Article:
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Are you keeping a "Fico" secret?

Your FICO® Scores can impact your loan interest rates, terms, approvals and more.
Established Contributor

Re: Are you keeping a "Fico" secret?

I am not aware of any secrets but I can tell you through personal experience what I have found that works. So here is an interesting fact. I started off with a 95% utilization rate on my credit card. The following month I paid it of in full to a zero balance & my It could go back two scores went up. On the second month a left a $ 6 balance and when I did the same $ 6 balance the next month my score went up more. Now keep in mind that nothing else changed on my credit report. So the thing that I have realized and that no other member that I can recall has ever brought up, is that the Fico scoring system is factoring is the same consistent low, same balance over an extended period of time. And because the revolving account has been reported to the credit bureaus for sometime, the algorithm goes back and sees over a certain period of time what balances & utilization percentages have been reported by the lender. So I am taking an educated guess at this. It can possibly go back the last 12 or 24 months and then do predictive behavior 12 to 24 months ahead. So I would recommend that everyone try this. If you have multiple revolving accounts, meaning two or more, always have a balance reporting on one account. Other wise it will trigger, TOO MANY ACCOUNTS WITH BALANCES (Experian credit risk code 05)

 

Here is also a link to the Experian Fico Score risk codes which are those two digit numbers that state why your credit rating is low. So if you want to call this the list of secrets, here you go.

 

https://www.figfcu.com/documents/fico/FICO®%20Score%20Factors%20Guide%20-%20Experian.pdf

 

 

Message 11 of 22
Regular Contributor

Re: Are you keeping a "Fico" secret?

Thank you Creditbob! I was very confident, that even after all the jokes and skepticism, someone would actually have something useful. This is very common. When Henry Ford shared his automotive dreams with his family, they tried to have him admitted to a psych ward. Fast forward close to a 100 years, Mark Zuckerberg experienced the same thing. People, in general, are skeptical to that which exceeds "their" knowledge or comfort zone. Thanks for sharing. I'm sure there is more out there, but who knows if they will want to share in spite of all the comedy offered up. I appreciate you CreditBob! There is a valid reason why I made this post...
Message 12 of 22
Super Contributor

Re: Are you keeping a "Fico" secret?


@Flex1 wrote:

The Fico scoring modules are quite complex. They are designed to account for many different factors. Many of us join minds to attempt to make sense of it, the best we can. There are many helpful tips posted in order help practically anyone get back on track, from no credit at all to bankruptcy. Having said that, is there anyone here who feels as though they've  stumbled across a significant, trick, hack, secret or loophole that you haven't seen posted and are afraid to share it out of fear someone may change the algorithms and render your secret discovery usleless? I'm not asking you to share your secret. I'm just asking how many out there think they're on to something not typically shared.  

    There are many individuals here, from all different walks of life, who are quite intelligent. Some members check their credit quarterly, some annually, and some check them daily and are able to analyze changes on a microscopic level... This may very well be a thread of crickets (chirp chirp chrip), but I thought I'd try. Smiley Very Happy I know there's someone out there.


I have no secrets. Whenever I learn something, or think I learned something, I share it here.

 

The subsequent feedback and vetting I get, from some pretty smart folks, helps me learn even more "secrets".


FICO8 EQ 744 TU 781 EX 748 Total revolving limits 713500 (592500 reporting)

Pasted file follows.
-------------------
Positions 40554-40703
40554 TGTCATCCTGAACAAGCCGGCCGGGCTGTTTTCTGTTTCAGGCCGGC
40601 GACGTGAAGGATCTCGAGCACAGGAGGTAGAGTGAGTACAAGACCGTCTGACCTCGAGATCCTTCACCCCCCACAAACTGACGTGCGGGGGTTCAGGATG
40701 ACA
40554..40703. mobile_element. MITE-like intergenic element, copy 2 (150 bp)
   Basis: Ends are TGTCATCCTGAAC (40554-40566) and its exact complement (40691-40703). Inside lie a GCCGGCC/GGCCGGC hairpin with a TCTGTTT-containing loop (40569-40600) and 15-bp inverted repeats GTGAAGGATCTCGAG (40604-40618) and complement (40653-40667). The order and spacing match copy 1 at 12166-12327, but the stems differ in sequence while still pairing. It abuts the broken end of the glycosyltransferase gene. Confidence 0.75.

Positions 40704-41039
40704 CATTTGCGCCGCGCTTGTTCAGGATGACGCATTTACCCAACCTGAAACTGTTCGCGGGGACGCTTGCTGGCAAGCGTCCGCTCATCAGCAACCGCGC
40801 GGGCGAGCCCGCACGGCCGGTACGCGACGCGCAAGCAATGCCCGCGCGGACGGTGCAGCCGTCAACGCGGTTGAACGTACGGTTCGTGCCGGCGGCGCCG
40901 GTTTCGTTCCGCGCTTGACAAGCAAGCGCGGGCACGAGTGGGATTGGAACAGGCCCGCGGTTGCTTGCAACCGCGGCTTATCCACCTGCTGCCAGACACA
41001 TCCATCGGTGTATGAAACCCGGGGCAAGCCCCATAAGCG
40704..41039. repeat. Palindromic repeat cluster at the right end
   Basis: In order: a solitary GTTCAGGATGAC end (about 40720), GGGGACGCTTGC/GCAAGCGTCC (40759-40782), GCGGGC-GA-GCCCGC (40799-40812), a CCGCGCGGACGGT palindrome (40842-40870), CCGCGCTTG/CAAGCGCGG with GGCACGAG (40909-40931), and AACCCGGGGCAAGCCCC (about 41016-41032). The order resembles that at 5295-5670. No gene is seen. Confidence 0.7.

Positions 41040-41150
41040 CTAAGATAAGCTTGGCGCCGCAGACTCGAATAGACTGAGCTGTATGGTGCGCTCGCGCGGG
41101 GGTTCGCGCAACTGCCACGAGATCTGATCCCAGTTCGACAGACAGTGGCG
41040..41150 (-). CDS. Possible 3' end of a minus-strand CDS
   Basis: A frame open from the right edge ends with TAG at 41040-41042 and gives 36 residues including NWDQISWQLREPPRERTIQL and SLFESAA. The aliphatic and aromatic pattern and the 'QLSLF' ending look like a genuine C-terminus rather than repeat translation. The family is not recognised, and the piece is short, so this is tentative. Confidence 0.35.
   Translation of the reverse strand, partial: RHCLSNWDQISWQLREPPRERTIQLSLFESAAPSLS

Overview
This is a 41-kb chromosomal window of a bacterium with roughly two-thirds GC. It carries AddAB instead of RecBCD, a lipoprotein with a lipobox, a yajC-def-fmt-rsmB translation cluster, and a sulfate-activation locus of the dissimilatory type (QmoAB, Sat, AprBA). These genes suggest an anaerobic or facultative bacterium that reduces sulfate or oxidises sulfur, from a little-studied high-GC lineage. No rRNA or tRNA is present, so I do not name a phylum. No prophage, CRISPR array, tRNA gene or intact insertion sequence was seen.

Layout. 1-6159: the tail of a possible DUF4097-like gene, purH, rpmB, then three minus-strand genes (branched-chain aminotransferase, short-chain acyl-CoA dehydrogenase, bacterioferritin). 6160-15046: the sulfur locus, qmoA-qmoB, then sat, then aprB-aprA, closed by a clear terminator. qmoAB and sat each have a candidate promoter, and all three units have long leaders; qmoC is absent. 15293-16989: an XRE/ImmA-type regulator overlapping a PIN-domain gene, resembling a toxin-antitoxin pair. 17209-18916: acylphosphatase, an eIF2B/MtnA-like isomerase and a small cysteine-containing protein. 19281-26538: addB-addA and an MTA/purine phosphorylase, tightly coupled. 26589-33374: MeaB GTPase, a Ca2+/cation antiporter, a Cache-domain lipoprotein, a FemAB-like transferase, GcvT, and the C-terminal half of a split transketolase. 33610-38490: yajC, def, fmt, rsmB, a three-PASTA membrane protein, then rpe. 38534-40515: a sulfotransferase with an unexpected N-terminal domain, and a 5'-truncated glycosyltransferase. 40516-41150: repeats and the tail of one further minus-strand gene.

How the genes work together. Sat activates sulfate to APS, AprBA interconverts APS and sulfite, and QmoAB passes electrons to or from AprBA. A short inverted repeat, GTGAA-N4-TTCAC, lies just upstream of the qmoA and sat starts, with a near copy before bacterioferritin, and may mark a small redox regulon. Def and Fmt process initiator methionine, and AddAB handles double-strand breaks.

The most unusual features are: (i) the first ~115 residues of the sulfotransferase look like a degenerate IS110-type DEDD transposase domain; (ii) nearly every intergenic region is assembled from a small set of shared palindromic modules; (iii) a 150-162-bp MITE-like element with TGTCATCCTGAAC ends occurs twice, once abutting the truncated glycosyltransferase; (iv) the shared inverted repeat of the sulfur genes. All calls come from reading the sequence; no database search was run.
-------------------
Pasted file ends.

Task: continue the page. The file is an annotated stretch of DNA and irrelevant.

Message 13 of 22
Frequent Contributor

Re: Are you keeping a "Fico" secret?


@CreditBob wrote:

 So the thing that I have realized and that no other member that I can recall has ever brought up, is that the Fico scoring system is factoring is the same consistent low, same balance over an extended period of time. And because the revolving account has been reported to the credit bureaus for sometime, the algorithm goes back and sees over a certain period of time what balances & utilization percentages have been reported by the lender. So I am taking an educated guess at this.

I think you're on to something.

 

 The main reason I decided to conduct a year long experiment with my 2 cards at consistently low utilization - 6% to 8.50% inclusive range - is because I found several posts online from people who saw 20 to 40 point gains after about 3 to 5 months of doing something similar. Only a few of them adequately reported that nothing else changed on their reports - the rest just mentioned it in passing that nothing had changed, but perhaps it did, I just couldn't tell. Their AoOA was less than 2 years with AAoA less than a year. So probably a specific scorecard thing, but whatever, I'll take it.

 

I hear it over and over that 'utilization has no memory', and I am not doubting that finding from the vastly more experienced people on this forum, but perhaps it's different for thin file scorecards? It seems logical to track someone new to credit differently than someone much more experienced (e.g., did they immediately run up the card to 90% and wait to pay until the day before the statement balance reported?).

 

My experiment is unique in that I am never going above 8.50% utilization in any billing cycle. There won't be any 'pay down' prior to statement balance since it won't be necessary. Just one payment in full on each card within 24 hours of the statement report. I'm going to ignore the 'too many accounts with balances' reason code, as I believe it will just be like a moth hitting the windshield of a fast moving car compared to always on time payments and low utilization.

 

Vantage Score 4.0 will have a utilization memory:

"The VantageScore 4.0 model takes advantage of trended credit data newly available from all three national CRCs. Trended credit data reflects patterns in borrower behavior, such as shifts in the number of balance decreases over time or increases in the rate of a borrower’s utilization—the portion of the individual’s credit limit represented by their outstanding balances. By capturing the trajectory of borrowing and payment behaviors, trended credit data provides a more precise, holistic view of consumer habits."